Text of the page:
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Every disease is a rare disease: How to make personalized medicine work (in theory).

Tags personalized medicine
By: Rafael Najmanovich  
October 17 2012


A comment on the formidable BMJ blog entry by Richard Smith: Stratified, personalised, or precision medicine

There is no such thing as a disease, what exists is a person that is unhealthy (leaving the definition of healthy for the reader to decide). Luckily, many such states of unhealthiness in different people present varying levels of similarities at all scales, from general physiological similarities (coughing is common to unhealthy conditions caused by many different sources) to specific molecular causes (sickle cell anemia, one specific SNP in the beta-Globin gene). At some level of specificity and selectivity of similarities, a 'disease' can be defined. Just like we understand that there are differences in the causative agent of a disease (for example multiple variants of the flu virus) and these differences can affect treatment options, there are also multiple differences among the people afflicted by a condition. Well, it takes two to tango, isn't it?

By definition, the more complex a disease is, the more it is affected by multiple factors and therefore, the more it will depend on individual differences among the people afflicted. As our technology improves with personal genomes and in the future hopefully personal transcriptomes and proteomes, it shall be possible to recognize that every disease is personal, not just from a sociological and psicological point of view, but from a causative point of view. As expected, commonalities between people and diseases mean that different conditions can be understood using model systems, others can only be understood and treated in a unique way in humans, others still may harbour crucial differences between ages or genders or particular human populations. There is a continuum of different levels at which particular conditions can and should be understood and then treated. In many cases we don't yet know that we are grouping together people that shouldn't be treated the same. As our knowledge of their differences vis-a-vis disease states increases, we shall be able to split these common groups and treatment forms.

The economic difficulties facing personal medicine have been very well described in the blog post above. What I want to suggest here is that as we better understand the differences above, the bottleneck will be regulatory and ethical issues regarding human trials.

As an extreme case, imagine some disease today recognized as rare afflicting one single patient in the world. Lets say that some research group has the will and the means to develop a new therapy for that. Well, if I was the patient, and if my condition meant that my quality of life would be worst without intervention as it could be taking in consideration the potential risk of undergoing treatment, well, I would do it. The same is already true in other areas of medicine, patients often weight the risks vs benefits of complicated, dangerous and often unproven/little-useful surgical procedures. So why not do that with the development of novel therapeutic procedures that are a little more sophisticated than a knife?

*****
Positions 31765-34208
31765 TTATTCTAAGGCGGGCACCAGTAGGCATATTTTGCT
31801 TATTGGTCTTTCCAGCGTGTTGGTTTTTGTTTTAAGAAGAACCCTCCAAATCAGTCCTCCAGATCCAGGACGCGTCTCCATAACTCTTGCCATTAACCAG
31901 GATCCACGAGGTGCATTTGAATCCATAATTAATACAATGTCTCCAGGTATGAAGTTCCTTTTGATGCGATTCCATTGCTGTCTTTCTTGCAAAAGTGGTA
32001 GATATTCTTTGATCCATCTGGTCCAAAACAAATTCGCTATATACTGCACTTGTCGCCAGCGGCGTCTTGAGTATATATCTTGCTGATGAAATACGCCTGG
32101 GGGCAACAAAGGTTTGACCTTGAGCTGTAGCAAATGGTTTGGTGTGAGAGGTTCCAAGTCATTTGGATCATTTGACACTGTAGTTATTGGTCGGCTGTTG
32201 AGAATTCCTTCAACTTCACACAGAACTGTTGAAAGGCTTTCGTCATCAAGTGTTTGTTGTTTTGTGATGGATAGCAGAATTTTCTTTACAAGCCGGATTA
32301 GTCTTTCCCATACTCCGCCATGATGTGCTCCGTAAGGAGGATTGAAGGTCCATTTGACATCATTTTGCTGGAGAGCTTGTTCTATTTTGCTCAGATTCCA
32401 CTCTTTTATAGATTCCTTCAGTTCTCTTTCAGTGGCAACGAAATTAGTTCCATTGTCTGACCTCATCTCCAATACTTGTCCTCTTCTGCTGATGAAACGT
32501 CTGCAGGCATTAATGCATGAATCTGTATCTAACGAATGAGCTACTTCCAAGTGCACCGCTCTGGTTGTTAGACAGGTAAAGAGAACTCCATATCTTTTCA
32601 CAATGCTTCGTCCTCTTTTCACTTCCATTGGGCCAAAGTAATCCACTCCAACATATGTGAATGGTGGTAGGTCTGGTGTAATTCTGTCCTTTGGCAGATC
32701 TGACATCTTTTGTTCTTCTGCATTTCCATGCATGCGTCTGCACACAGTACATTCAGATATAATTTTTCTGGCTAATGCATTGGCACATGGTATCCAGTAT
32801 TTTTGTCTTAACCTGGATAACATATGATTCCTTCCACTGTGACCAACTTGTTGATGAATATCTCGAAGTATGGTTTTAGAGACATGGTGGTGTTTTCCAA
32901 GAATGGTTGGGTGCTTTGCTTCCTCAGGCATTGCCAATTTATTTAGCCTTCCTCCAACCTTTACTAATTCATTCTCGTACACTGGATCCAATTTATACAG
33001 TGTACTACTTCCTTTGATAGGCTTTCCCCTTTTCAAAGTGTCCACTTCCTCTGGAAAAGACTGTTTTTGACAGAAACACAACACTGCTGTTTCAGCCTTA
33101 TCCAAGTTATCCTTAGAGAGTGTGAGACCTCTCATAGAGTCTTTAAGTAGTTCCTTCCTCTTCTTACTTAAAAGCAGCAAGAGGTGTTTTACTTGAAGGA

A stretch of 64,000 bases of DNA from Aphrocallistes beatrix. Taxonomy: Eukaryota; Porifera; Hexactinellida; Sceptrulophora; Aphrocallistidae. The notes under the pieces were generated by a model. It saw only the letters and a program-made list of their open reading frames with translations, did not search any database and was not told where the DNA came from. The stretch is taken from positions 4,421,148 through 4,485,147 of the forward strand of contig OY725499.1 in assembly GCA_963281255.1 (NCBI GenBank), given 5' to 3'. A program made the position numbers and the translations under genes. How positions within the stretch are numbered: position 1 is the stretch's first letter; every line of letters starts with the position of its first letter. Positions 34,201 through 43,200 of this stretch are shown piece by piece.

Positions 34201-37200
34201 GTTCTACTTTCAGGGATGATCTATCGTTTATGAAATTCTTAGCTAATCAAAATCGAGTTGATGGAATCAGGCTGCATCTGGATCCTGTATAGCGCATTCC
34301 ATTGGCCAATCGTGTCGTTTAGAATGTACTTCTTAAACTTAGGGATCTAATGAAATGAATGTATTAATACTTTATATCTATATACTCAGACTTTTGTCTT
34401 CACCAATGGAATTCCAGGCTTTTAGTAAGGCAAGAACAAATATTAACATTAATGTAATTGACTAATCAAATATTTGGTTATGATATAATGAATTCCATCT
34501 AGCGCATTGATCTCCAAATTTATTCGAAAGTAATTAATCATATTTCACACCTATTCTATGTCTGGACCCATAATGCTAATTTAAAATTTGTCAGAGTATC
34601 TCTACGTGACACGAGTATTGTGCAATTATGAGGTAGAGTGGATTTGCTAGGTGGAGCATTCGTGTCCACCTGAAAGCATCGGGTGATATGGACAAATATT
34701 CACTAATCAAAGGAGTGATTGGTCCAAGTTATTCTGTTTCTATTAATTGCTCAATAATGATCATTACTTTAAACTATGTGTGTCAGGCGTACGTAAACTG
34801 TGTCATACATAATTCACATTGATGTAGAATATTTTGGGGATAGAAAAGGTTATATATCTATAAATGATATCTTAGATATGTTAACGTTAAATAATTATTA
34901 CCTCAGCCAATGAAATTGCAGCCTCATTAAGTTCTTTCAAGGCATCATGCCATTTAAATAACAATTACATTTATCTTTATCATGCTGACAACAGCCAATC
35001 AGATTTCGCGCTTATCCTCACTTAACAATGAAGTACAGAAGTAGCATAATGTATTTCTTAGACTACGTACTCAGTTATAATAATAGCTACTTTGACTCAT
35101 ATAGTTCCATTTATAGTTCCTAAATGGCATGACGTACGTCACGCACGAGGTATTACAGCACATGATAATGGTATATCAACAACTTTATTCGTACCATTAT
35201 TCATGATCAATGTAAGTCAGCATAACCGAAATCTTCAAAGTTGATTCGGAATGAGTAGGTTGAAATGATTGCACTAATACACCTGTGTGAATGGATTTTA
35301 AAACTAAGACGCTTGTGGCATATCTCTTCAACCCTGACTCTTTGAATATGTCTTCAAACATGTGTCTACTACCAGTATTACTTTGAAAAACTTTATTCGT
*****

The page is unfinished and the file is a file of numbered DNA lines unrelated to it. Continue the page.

It turns out that we already do that for terminal diseases based on compassionate grounds with FDA's nod of approval. But why not extend that to other non-terminal conditions?

In an imaginable future we will have access to the full extent of all the 'omic' (genomic, transcriptomic, epigenetic, proteomic, etc) particularities of an individual, and with time we will learn more and more how these relate and affect the entire system with the integration of structural and systems biology methods. It may sound far fetched but it is not, the technology exists and every human is a finite, although perhaps ever changing, machine.

As the number of biological molecules is finite, the number of interactions between biological molecules is also finite. Can we envision a situation in which we are capable of intervening in a safe way on a single molecular interaction at a time?

As we approach this imaginable future and we learn more and more that each disease is unique to its bearer, we will need to test novel therapeutics in smaller samples, that will unlikely be applicable to other groups of people in the future. How can we test these therapies? Clinical trials will not give clear answers any longer due to the lack of proper controls and small samples. What will be necessary is first and foremost, ensure that toxicity is acceptable for any proposed therapy. After that, well, its a clinical trial with one patient at a time. Like in the old, old, old times...

Comment added on Oct 23: This link shows how we can move on to more personalized medicine with extra investments. There is a wealth of data waiting to be discovered in previous unsuccessful clinical trials.



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